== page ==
William Holdipp

Supplier diversity is a proactive business process that seeks to provide historically disadvantaged suppliers equal access to purchasing opportunities. It promotes supplier participation reflective of a company’s diverse customer base and the diverse business community.

 The business case for a company to have a quality supplier diversity program includes the following:

■  Any company that expects to do business in this millennium has to understand the demographics of its customer base.

■  The minority population is the fastest growing segment in the U.S. — projected to be 50 percent as early as 2020.

■  Minorities and female consumers are also the fastest growing segment in the U.S. marketplace and they are loyal customers.

■  Minority and Women Business Enterprises represent a significant and growing proportion of the economic pie.

■  Companies that embrace diversity and establish early successes in this area will have a competitive advantage in the future marketplace.

For the last 12 years, the Consortium of African American Organizations has been involved in many supplier diversity efforts. CAAO has seen what works well.

Building your program

Here are five things a company should have in place to build a successful supplier diversity program:

1.  Corporate commitment — The only way any supplier diversity program is going to succeed for the long term is to have a written commitment from the CEO all the way to those in the purchasing department. A company diversity policy should be put into place that reflects the commitment to the corporation to work on having a qualified diverse supplier base.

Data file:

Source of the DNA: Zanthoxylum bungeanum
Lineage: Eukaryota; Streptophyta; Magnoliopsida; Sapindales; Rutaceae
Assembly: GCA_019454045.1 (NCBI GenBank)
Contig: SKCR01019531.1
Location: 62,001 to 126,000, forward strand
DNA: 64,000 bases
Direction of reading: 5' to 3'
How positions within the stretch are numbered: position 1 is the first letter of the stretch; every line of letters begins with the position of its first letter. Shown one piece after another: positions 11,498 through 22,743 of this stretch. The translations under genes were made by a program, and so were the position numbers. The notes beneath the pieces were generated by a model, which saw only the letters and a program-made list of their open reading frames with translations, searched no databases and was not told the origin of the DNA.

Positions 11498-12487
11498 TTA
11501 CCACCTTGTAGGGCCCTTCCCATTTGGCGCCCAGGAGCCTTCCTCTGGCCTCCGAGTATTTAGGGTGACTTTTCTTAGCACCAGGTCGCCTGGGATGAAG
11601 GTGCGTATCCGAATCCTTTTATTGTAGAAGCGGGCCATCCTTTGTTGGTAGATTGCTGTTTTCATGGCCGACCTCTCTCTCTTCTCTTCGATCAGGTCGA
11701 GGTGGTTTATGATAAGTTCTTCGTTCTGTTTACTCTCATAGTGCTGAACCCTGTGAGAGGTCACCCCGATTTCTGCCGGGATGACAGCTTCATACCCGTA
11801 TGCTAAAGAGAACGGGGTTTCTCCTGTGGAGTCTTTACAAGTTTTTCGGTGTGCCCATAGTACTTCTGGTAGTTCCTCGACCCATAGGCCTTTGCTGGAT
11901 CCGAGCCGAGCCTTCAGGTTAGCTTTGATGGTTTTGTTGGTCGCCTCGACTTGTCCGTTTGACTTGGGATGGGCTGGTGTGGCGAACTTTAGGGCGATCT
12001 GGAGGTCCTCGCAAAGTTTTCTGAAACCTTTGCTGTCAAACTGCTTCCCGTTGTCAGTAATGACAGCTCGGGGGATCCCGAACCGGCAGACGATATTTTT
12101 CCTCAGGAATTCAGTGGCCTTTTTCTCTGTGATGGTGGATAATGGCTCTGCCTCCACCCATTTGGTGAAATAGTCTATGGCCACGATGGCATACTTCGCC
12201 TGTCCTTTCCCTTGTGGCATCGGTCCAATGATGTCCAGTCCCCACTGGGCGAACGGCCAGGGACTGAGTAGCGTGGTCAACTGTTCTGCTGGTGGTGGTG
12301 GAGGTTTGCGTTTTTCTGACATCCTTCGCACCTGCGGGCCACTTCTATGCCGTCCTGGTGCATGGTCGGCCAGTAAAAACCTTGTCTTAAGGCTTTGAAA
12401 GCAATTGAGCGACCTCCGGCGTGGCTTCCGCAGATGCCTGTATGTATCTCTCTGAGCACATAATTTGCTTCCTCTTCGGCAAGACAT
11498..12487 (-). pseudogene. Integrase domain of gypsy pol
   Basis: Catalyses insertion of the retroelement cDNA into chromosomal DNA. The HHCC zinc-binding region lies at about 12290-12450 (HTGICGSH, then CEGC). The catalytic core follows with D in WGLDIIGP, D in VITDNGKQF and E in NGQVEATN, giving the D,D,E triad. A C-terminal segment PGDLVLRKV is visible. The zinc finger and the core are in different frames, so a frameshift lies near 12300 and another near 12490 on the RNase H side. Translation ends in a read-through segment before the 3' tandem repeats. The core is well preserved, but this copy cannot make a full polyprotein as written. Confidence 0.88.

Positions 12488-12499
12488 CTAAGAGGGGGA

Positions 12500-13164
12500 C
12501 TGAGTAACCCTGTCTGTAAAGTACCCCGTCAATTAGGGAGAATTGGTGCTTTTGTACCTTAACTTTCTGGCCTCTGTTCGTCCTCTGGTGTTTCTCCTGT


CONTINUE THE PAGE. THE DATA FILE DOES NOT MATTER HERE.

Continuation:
2.  Analyzing the current situation and setting goals for improvement — Before a company implements its supplier diversity plan, it should analyze where the company stands in doing business with MWBEs locally and nationally. A set of reachable goals should be established that allows the company visible and increased improvements in its MWBEs spend. The company should communicate its supplier diversity goals both internally and externally.

3.  Involvement of community based organizations — Each community has organizations that work closely with MWBEs. This includes organizations that provide training, networking opportunities and financial education/assistance.

In Northeast Ohio, groups like CAAO, the Urban League of Greater Cleveland, the Minority Business Development Agency, the National Association of Women Business Owners, the NAACP and the Hispanic Business Association are examples of some of the organizations that help corporations connect with qualified MWBE vendors.

4.  Creating mentor/mentee training programs — Many successful supplier diversity programs have developed mentor programs for both qualified MWBEs and those who are one or two steps away from qualifying. These programs can be designed to help the MWBE with coaching, guidance and training to better position the MWBEs for new business opportunities and overall growth.

5.  Monitoring progress — This is an important part in any supplier diversity program that is trying to set goals. A designated individual should report on a regular basis the actual usage of on-site diverse workers on major projects, as well as the different departments (not just construction) reporting on a variety of contracts being sent to and won by diverse vendors.

 

William Holdipp Jr. is the assistant executive director of the Consortium of African American Organizations. For more information, visit www.caao.net.

 

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